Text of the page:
“One bad apple can cripple you after doing poor service for two weeks,” says McReaken. “The tracking and routing functions help us to provide quality assurance and make us proactive instead of reactive. A simple customer relations management function allows us to track calls, and it interfaces nicely with QuickBooks. Operators can also place notes about whether a service call was blocked by the client and who should bear the cost of additional service.”

One of the challenges to growth for the business is a lack of waste transfer sites.

“We have one in Galveston and one operated by the Gulf Coast Waste Disposal Authority in Pasadena, just east of Houston,” says Kelley. “We need to dump twice on Monday and once a day for the rest of the week. However, hours are sometimes irregular and often there’s a lineup of trucks at the site. It’s a bottleneck that ties up our equipment.”


Kelley, McReaken and Vargo maintain open lines of communication and meet by conference call every Tuesday afternoon. While the owners set policy, Kelley helps adjust those policies to daily business practices. He recently convinced the owners that it was time to write off some bad debt accrued during early stages of the takeover.

“Sometimes it’s tough to lose that bad debt because it looks like potential revenue when it’s on the books,” says Kelley. “It costs money to chase down debts that aren’t collectible. You have to take the short-term hit to your top-of-line revenue and move on from there.”

However, a combination of solid service and an aggressive in-house sales strategy continues to drive business.

“Our revenue has grown by more than 10 times than what the company was bringing in when we bought it,” says McReaken. “With a professional attitude to contracts and an eye to increased route density, our profits are following suit.”

The law and the profits

If you write your own portable restroom contracts, chances are they contain holes big enough to drive a vacuum truck through them. As a business attorney and co-owner of Texas Waste Co., Travis Vargo wants PROs to make sure their contracts are working for them.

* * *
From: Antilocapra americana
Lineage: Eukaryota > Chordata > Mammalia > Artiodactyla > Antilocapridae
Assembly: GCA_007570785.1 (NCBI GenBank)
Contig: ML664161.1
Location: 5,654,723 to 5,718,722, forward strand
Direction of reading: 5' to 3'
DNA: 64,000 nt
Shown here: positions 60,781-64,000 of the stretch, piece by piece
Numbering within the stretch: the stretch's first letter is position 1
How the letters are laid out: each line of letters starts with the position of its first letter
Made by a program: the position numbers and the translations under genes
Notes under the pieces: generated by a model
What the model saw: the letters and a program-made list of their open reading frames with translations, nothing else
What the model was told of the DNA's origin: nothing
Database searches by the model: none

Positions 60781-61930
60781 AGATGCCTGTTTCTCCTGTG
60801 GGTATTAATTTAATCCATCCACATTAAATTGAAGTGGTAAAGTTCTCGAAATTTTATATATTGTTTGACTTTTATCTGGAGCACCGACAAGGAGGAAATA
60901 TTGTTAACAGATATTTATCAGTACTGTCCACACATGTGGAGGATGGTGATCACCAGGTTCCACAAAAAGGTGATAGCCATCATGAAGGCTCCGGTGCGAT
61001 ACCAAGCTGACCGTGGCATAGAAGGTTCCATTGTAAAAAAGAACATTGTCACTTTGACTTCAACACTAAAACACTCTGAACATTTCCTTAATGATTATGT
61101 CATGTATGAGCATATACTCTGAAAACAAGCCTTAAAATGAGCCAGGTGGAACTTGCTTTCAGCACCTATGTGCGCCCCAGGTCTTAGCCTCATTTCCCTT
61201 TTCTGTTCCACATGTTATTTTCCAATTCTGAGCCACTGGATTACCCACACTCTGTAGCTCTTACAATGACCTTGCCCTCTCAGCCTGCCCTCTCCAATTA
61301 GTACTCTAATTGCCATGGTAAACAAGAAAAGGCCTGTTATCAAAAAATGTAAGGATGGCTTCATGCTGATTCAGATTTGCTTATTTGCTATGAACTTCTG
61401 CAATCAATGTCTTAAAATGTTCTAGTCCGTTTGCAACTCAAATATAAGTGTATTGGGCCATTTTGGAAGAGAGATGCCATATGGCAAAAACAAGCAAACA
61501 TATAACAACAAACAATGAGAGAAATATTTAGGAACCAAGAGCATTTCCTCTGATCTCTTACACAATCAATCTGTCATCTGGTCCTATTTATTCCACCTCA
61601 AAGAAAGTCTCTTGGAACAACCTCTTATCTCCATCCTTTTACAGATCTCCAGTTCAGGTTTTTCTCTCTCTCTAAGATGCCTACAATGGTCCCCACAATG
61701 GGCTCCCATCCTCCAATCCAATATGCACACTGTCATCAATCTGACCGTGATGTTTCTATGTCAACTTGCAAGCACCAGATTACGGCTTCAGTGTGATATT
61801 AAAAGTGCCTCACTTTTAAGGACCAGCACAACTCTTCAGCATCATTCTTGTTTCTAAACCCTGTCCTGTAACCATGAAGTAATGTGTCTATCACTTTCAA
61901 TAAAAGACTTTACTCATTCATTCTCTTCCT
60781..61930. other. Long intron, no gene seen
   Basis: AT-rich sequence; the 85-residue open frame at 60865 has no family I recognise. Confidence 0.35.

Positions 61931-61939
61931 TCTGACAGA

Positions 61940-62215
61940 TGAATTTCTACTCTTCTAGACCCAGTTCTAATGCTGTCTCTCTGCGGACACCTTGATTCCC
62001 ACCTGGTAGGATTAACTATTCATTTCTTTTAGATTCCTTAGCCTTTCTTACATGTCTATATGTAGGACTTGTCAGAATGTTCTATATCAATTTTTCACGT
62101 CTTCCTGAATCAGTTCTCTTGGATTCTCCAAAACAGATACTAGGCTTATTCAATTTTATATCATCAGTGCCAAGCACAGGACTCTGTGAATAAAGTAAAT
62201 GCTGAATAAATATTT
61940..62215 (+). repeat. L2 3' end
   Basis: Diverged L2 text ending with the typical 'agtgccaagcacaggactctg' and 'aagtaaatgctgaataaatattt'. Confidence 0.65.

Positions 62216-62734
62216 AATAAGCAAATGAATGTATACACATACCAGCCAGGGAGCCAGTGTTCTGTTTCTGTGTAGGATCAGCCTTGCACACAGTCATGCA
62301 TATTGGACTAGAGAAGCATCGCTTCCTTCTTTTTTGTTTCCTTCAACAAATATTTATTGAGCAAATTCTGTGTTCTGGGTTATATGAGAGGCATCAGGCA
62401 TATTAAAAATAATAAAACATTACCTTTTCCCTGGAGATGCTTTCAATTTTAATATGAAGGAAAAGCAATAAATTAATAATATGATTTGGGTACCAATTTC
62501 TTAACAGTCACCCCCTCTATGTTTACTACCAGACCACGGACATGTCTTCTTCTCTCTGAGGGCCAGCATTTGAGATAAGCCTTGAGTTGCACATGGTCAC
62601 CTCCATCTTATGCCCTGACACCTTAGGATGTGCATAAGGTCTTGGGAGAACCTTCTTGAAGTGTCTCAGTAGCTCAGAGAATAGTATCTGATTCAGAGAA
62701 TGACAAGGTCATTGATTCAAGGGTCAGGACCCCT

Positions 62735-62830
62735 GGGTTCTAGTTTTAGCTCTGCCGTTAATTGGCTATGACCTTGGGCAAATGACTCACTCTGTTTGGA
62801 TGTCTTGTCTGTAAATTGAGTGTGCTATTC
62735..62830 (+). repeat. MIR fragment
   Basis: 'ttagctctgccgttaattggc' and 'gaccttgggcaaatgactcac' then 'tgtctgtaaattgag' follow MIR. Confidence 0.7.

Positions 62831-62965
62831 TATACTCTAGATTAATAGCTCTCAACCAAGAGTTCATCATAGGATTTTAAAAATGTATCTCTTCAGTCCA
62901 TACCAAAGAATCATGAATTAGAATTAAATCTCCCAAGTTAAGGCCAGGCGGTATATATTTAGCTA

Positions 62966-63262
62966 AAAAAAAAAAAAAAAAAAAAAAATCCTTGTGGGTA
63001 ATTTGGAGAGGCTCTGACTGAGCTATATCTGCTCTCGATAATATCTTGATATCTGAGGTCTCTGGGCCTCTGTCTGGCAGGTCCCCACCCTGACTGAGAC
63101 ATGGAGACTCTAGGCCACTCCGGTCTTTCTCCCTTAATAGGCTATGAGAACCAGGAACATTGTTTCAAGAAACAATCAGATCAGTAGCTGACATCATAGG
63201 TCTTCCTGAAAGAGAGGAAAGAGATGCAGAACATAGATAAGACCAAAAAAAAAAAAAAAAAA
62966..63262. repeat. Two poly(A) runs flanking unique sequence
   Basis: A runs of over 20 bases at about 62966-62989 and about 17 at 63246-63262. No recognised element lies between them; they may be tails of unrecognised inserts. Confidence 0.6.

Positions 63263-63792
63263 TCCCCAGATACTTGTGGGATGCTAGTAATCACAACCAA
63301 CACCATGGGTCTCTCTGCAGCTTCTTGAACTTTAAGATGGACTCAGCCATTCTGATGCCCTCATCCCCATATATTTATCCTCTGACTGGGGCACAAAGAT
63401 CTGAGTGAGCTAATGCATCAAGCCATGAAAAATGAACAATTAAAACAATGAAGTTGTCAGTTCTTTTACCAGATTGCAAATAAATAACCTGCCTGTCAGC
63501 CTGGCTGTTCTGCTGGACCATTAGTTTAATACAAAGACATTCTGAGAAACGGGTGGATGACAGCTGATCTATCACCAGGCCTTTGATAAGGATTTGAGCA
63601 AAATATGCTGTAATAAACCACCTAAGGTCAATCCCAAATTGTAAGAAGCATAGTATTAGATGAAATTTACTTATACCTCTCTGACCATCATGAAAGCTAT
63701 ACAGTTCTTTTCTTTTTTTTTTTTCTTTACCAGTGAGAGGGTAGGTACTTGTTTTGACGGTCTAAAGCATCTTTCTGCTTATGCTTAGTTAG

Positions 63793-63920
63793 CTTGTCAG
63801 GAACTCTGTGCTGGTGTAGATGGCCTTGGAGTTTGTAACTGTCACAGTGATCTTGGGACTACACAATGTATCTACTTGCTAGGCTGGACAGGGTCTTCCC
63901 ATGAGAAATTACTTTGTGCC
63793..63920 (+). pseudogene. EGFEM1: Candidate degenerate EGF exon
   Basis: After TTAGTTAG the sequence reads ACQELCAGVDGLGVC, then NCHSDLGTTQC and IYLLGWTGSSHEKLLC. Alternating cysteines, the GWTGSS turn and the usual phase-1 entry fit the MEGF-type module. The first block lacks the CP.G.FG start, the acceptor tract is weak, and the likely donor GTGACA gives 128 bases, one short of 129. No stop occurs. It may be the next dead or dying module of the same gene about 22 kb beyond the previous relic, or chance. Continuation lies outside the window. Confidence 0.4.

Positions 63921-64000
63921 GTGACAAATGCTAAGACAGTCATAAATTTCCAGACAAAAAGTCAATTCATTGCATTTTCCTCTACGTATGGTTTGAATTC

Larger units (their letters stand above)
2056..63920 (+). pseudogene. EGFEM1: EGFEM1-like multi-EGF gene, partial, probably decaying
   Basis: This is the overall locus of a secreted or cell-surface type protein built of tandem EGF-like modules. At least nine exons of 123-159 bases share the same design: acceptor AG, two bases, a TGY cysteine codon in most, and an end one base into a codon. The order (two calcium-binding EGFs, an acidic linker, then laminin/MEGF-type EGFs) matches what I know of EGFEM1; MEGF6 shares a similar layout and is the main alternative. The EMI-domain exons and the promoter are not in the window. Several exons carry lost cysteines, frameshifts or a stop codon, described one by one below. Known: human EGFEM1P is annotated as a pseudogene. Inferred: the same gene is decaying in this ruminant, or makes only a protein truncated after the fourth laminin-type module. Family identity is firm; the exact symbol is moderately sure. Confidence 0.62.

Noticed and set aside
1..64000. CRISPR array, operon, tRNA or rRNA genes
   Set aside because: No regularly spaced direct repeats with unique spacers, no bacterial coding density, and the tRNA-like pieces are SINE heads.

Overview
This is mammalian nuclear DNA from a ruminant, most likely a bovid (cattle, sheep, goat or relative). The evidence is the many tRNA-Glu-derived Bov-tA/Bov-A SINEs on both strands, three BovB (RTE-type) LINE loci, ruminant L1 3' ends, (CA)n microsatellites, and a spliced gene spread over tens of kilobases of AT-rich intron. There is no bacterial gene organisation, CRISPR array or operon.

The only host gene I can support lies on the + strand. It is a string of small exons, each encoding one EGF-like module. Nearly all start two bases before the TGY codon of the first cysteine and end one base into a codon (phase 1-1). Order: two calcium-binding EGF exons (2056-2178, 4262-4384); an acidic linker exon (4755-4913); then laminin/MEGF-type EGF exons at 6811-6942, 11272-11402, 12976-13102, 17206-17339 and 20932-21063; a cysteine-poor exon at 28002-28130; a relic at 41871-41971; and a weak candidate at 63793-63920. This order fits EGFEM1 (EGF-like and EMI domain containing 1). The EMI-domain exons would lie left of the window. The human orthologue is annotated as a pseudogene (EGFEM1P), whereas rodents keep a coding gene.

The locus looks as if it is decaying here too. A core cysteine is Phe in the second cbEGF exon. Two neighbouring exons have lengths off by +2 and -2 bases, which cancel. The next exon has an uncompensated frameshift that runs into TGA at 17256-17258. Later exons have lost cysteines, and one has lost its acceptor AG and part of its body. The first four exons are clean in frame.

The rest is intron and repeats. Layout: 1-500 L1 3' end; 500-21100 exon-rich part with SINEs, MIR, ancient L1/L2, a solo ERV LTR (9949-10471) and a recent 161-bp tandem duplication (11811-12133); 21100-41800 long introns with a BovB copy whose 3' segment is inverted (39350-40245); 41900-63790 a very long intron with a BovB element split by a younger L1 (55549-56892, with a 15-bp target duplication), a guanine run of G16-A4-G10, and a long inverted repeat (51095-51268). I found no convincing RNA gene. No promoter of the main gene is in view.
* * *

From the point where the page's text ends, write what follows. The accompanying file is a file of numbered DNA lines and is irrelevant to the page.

“Adopting stronger contracts will raise the bar of professionalism and get customers to expect an industry standard regarding terms of service and payment,” says Vargo. “You need to condition them on first contact as to what they can expect.”

For example, he notes that some clients who want to exit a restroom contract make unsubstantiated claims about substandard service.

“Our contracts contain two agreements, one for service and one for rental,” he says. “If they complain about the service without cause, they’re still on the hook for rental – and they’re free to contract with a third-party service provider.”

The Houston area is subject to hurricanes. “We require the customer to return the unit in a condition substantially similar to the one in which it was delivered,” says Vargo. “If the unit is destroyed by high winds because the client failed to secure it, the cost of replacing it is their responsibility.”

Likewise, clients who block access to units will receive an off-route service call only at a premium to the original contract.

Texas Waste Co. has also incorporated a clause prescribing interest charges on unpaid accounts.

“All you want is to be paid what you’re owed,” says Vargo. “If you’re negotiating on the original amount, you’re discounting your profit. This way you can negotiate the interest charge and still recover your profit – it’s an extra chip in your stack.”


Comments on this site are submitted by users and are not endorsed by nor do they reflect the views or opinions of COLE Publishing, Inc. Comments are moderated before being posted.